Because of uncertainties many informal businesses, particularly small to medium enterprises where between $3 billion and $7 billion is in circulation, is avoiding depositing their money into banks. Again as much as $1.8 billion in export sale proceeds and inflated management fees and payment for technical and professional services was milked out of the country in 2015.
But for the ordinary Zimbabwean critical factors are knowing the bonded money. Basically every currency gets its value from a particular source eg gold or currency reserves. The current bond coins in circulation and are trading at one is to one with US dollar, derive their bond facility from the Afreximbank, which in 2014, put up a $50 million bond, a form of a loan, for bond coins introduced to ease the shortage of change in the economy. It is not known why our people cannot derive trust from the effects of the current facility.
Now the planned bond notes are tethered to a separate $200 million bond, also from Afreximbank. The bond coins and bond notes derive their name from the fact that they are guaranteed by a bond facility not that they will be printed on bond paper.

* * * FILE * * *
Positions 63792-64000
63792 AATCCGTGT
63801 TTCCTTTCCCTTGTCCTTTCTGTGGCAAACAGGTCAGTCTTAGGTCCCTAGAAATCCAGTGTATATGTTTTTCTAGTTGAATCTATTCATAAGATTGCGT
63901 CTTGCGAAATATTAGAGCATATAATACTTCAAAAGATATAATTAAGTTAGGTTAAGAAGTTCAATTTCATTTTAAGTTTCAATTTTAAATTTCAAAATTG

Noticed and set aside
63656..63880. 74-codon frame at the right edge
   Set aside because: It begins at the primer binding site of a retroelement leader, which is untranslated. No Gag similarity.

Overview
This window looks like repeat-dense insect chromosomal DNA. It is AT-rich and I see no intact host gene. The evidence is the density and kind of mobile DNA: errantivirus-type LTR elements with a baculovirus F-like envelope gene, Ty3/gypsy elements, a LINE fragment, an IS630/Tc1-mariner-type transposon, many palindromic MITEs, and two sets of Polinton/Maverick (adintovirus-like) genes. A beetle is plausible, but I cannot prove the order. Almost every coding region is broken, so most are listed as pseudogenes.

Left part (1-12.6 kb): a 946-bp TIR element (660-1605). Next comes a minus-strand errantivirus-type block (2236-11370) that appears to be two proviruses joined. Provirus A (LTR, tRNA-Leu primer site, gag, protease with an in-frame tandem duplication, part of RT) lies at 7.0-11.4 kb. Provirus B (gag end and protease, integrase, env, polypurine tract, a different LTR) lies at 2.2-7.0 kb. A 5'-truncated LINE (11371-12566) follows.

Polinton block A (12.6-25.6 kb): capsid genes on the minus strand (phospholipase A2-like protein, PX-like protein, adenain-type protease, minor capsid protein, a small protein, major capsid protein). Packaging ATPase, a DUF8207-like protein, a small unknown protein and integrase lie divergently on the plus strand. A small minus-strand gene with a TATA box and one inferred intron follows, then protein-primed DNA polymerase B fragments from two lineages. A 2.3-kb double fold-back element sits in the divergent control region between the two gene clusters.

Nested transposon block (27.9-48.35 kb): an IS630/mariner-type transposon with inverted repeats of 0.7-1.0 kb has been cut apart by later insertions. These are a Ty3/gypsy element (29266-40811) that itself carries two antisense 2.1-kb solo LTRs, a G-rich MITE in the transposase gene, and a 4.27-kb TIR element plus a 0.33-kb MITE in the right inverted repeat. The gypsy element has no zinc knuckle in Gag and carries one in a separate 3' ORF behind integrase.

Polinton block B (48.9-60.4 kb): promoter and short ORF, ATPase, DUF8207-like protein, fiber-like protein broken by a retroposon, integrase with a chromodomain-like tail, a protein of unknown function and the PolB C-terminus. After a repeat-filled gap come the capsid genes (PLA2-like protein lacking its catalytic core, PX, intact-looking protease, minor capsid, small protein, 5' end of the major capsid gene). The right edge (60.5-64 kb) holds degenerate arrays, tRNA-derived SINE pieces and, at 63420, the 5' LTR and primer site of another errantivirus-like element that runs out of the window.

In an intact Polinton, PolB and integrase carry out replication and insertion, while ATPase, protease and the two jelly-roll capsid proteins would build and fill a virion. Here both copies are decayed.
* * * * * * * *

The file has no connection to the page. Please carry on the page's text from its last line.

Afreximbank, will monitor the facility and RBZ cannot produce more notes or coins than what is guaranteed by the bond. Many people have asked why Zimbabwe should not just introduce the US$200 million into the market but if introduced the money will disappear as fast as it is introduced because everyone in the world is looking for the US dollar.
The whole idea of the bond notes is to make sure that cash stays in Zimbabwe. However, the RBZ is might not release notes worth the equivalent of the whole amount of $200 million once off, but will more likely phase-in the notes depending on demand.
The bonded notes only work in Zimbabwe and therefore it is cash that will stay in Zimbabwe.
For Zimbabweans in the Diaspora, their remittances must not be converted unless they want to.
While this is not the return of the Zimbabwean dollar by any stretch of imagination, we cannot rule out that one day our own currency will be introduced.
It is a prescription that many critics do not want but it is prescription that will solve many problems.